Juanita was originally from El Salvador and came to the United States in the 80’s in order to take care of her sister. Unfortunately, her sister passed away some years ago, and with no job and nowhere to go, Juanita ended up homeless. Her declining health soon caught up with her as she was unable to manage her chronic knee pain, hypertension, and depression. Juanita ended up at the Downtown Women’s Center where they recognized her need for stability, and with the help of DHS, referred her to IF Recuperative Care.
When Juanita came to the Illumination Foundation Recuperative Care Program, she had nothing but a small purse and the clothes on her back. Scared but determined, she sat down with her case manager and the medical coordinators to figure out a care plan while she remained in Recuperative Care. This care plan, however, turned out to be a little more complicated than staff had anticipated.
Staff soon uncovered that her medical care was scattered throughout several clinics in Los Angeles County. Since Juanita’s full name followed the traditional naming patterns in Latin American countries (which consist of a first name, middle name, father’s last name, and mother’s last name), different medical facilities had registered her under two completely different names, as they were generally unable to accommodate this cultural difference. Because of this, continuity of care was almost impossible for her. Once staff figured this out, they sat down with her and helped her determine which facility would best accommodate her needs. Juanita established a connection with her primary care physician, and, soon after, was able to schedule a cataract surgery, which would greatly help her with her eyesight.
In addition to her complicated medical care, it was obvious that her estrangement from her family was difficult for her when she arrived at Recup. She had no means to contact or visit her daughter, which caused her a lot of sadness. Fortunately, she qualified for programs that would help with these issues. Her case manager managed to successfully connect her to transportation services for disabled persons. She also obtained a new cell phone, which allowed her to contact her family more frequently.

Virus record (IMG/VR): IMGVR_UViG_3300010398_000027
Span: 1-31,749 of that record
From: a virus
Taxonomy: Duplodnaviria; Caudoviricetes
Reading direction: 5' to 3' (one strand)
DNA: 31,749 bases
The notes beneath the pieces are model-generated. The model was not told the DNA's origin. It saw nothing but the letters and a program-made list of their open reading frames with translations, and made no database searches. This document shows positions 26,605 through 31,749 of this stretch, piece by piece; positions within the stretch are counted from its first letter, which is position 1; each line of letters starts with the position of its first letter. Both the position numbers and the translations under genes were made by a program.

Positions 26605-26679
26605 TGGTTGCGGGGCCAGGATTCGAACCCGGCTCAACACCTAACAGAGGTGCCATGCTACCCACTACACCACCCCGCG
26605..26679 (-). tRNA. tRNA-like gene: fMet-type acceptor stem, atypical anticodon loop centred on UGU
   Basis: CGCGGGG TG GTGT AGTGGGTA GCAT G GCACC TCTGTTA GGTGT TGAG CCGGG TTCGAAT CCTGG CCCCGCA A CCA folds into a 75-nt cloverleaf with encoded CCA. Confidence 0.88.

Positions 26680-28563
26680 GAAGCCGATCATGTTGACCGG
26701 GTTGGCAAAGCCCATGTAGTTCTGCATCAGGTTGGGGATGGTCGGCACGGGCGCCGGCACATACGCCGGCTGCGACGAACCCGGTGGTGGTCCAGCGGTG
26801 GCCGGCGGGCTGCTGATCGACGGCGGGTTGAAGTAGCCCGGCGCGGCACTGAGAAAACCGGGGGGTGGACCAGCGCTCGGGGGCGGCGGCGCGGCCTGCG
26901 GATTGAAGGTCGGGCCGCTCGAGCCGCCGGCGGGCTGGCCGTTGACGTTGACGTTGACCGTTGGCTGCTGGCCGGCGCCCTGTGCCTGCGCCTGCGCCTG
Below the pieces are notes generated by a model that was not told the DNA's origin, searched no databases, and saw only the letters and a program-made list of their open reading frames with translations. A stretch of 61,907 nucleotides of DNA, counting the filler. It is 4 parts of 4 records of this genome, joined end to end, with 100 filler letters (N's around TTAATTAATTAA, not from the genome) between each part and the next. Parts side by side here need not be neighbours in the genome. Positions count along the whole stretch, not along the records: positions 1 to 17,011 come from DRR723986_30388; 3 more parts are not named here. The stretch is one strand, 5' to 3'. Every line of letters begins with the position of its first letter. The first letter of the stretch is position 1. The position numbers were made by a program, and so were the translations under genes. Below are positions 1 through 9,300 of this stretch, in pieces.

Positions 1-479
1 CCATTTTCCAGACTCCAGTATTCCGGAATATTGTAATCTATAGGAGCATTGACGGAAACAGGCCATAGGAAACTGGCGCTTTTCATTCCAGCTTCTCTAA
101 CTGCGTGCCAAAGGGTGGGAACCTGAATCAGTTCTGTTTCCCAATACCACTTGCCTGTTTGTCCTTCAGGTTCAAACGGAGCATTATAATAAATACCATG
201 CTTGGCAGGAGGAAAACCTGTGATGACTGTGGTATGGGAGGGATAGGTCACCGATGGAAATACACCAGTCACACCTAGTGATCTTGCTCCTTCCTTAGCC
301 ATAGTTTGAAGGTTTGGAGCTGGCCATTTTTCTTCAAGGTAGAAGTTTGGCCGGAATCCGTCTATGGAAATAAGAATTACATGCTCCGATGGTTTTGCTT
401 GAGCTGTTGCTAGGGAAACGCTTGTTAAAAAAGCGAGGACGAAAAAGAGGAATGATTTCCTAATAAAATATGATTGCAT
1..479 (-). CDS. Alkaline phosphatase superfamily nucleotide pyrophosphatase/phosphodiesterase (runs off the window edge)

A crucial step for Juanita was determining her residence status in the US. She and her case manager tackled the issues surrounding this, which she was unclear about. She and her case manager managed to contact the legal aid agency that had helped her a few years back. The workers explained that Juanita was eligible to be a permanent resident, but she needed to establish proof that she had been in the U.S for more than a decade in order to submit the application.
This process took time, but Juanita stood determined as she knew this would be a major step in obtaining crucial services. With the help of connections at medical facilities, her case manager was able to obtain the majority of the evidence needed. However, the process has not been completed. During this time, Juanita was assigned an Intensive Case Management Services Provider through the Housing for Health Program in LA County. The case manager from this agency collaborated with her case manager at Illumination Foundation to help place her into permanent housing.
After patiently waiting for nine months, Juanita was finally placed into an SRO unit in Downtown Los Angeles. Because Juanita moved out before she could obtain all the evidence needed for her permanent residency, the process is being continued by her long-term case manager, who followed her after she was placed in permanent housing. Her move into her beautiful new home will always be representative of what can come from a successful partnering between different agencies.